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Jul 19th, 2013
Hybrid Memory Cube nears engineering sample milestone
The Hybrid Memory Cube (HMC), one of the first device integrating 3D technology and multi-dies stacking is announced in engineering mode for this summer and for high volume manufacturing next year.
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Engineering samples of The Hybrid Memory Cube (HMC) are expected this summer, with high volume manufacturing coming next year. It will be one of the first high volume devices employing 3D integration and through silicon vias (TSVs), employing a bottom logic layer and 4-8 stacked DRAM layers.

The HMC is the result of a consortium formed in late 2011 by Micron, Samsung, Altera, Xilinx and Open-Silicon to define an industry interface specification for developers, manufacturers and architects of high-performance memory technology. The consortium has grown to 110 members, including SK Hynix, IBM, ARM and Intel. Analysts are projecting the TSV-enabled 3D market to be a $40billion market by 2017, or roughly about 10% of the global chip business.

We caught up with Micron’s Scott Graham, General Manager, Hybrid Memory Cube, at Semicon West. “We’re very close to delivering our engineering samples this summer to our lead customers that are taking the technology into their system designs,Graham said.  The lead applications are in high performance computing, such as supercomputers, as well as the higher end networking space. “Those will be the early adopters. As we move forward in time, we’ll see that technology evolve as costs come down for TSVs and manufacturing technology, it will enter into future space where traditional DDR type of memory has resided. Beyond DDR4, we can certainly see this of memory technology being a mainstream memory,” Graham said.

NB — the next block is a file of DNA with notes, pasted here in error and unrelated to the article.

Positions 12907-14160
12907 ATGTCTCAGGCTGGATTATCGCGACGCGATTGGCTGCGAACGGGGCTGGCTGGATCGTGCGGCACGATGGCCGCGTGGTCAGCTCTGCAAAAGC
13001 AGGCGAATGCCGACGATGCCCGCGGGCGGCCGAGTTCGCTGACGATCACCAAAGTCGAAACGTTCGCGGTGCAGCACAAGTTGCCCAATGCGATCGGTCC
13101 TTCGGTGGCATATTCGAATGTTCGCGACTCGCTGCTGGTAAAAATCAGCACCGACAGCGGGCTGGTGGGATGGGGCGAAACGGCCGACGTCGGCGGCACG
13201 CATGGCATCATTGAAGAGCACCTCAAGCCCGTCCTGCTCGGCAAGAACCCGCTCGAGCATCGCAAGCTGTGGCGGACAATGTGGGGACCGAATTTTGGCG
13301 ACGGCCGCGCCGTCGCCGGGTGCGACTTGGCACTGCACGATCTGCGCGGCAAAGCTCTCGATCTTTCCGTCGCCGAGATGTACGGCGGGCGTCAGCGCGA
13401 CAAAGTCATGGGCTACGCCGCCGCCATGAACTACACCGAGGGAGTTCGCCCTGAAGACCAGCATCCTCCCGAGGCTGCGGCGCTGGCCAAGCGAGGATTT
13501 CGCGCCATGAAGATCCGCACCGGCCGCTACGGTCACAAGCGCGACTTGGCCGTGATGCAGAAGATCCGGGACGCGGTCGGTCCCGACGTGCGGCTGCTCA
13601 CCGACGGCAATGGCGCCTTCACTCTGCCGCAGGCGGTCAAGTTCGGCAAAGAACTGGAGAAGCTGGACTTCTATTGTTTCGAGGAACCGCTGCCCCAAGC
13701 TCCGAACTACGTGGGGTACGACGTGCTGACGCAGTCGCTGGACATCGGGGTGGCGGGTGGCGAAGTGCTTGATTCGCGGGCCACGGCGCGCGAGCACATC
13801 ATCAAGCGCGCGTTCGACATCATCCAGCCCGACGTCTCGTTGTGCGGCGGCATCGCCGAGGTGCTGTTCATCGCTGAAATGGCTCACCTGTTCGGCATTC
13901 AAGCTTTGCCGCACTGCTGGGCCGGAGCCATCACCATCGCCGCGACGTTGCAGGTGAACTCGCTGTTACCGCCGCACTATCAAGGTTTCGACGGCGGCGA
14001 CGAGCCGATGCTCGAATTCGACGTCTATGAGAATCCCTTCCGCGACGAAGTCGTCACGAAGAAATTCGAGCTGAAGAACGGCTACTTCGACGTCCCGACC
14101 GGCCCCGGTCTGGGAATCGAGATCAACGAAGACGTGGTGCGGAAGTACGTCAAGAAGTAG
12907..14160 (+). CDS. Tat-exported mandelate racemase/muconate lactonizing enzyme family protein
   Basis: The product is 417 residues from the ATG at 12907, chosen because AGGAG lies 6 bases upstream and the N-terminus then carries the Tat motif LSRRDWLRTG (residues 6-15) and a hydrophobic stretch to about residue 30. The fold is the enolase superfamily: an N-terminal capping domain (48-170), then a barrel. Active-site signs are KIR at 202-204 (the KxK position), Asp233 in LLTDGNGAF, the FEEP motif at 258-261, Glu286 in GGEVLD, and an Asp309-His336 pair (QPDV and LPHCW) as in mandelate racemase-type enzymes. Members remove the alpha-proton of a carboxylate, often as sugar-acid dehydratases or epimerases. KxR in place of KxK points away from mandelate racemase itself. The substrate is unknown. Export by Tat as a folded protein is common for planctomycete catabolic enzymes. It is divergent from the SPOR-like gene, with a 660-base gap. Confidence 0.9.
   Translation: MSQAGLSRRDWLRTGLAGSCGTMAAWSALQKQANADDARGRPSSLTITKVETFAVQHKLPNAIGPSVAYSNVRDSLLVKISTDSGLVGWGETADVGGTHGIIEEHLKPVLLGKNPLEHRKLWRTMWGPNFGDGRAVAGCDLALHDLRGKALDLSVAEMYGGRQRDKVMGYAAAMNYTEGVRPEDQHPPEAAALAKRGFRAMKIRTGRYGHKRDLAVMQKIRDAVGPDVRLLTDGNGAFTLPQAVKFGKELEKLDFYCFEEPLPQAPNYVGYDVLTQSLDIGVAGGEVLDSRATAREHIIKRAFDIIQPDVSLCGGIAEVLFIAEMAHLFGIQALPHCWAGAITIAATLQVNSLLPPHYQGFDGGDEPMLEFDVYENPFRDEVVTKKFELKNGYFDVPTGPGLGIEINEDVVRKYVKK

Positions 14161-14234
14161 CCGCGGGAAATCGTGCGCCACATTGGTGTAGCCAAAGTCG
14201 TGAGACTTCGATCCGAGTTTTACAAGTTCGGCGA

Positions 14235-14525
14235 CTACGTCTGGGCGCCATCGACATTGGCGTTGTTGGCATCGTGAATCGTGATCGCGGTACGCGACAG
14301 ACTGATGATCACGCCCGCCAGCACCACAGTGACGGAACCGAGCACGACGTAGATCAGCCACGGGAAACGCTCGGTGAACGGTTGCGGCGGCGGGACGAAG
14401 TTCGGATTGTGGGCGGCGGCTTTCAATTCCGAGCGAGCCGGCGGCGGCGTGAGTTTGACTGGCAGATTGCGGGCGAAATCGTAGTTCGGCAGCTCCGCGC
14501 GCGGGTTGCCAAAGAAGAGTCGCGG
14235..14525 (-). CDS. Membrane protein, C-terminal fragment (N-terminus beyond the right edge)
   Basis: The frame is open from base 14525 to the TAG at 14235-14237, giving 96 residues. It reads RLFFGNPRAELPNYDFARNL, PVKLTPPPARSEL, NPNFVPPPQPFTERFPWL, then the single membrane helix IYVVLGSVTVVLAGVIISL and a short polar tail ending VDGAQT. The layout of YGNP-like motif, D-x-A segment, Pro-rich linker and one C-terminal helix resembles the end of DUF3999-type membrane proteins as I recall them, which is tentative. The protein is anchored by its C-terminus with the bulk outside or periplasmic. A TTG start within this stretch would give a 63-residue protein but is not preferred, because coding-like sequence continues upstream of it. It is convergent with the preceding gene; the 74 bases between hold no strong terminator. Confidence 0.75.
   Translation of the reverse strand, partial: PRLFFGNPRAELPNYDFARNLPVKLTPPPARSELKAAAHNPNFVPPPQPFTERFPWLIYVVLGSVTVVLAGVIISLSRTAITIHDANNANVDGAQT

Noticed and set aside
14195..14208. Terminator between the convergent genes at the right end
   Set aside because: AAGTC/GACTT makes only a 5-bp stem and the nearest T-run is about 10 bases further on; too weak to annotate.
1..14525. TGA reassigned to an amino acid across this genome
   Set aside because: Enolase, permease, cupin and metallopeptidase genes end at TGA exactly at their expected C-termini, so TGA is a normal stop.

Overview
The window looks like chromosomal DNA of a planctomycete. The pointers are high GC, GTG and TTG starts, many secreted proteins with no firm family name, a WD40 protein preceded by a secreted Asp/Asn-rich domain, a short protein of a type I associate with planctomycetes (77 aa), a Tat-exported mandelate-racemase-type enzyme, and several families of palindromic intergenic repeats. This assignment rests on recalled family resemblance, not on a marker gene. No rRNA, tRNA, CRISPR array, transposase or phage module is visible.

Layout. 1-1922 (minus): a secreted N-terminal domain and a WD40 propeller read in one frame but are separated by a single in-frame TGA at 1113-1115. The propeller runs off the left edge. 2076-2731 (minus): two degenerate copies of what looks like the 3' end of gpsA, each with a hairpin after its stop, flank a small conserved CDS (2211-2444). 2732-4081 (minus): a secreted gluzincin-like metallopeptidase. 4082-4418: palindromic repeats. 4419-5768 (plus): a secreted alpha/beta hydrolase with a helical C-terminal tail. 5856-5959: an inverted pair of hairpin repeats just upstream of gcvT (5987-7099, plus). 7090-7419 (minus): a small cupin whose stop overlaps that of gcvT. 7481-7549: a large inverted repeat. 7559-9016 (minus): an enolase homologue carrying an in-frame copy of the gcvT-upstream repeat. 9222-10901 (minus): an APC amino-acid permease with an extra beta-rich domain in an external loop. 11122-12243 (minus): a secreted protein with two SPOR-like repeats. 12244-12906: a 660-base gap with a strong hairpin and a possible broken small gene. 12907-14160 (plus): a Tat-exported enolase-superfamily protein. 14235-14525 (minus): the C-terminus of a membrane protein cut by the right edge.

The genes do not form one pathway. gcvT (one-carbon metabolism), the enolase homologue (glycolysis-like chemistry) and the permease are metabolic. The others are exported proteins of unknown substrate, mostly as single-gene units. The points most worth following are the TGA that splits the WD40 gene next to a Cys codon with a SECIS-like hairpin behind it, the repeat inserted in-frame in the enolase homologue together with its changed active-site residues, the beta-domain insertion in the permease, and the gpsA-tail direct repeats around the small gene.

Since the HMC is an open specification in terms of the architecture of the device, it will be up to each memory manufacturer to decide how it might be customized and manufactured. “The way it’s done is we source the substrate, we source the logic layer and then we bring those in-house and we complete the finishing of those logic wafers as well as all the slicing, dicing, stacking, assembly and test,” Graham said. “What we end up providing for the customer is a known good cube, or known good piece of memory, just like we would if it was a DDR device or wide I/O device,” he said. He added that the HMC is designed so that it has not only the repair capability during manufacturing but also out in the field. “It’s very flexible and very robust, so reliability is very high with this device,” he said.

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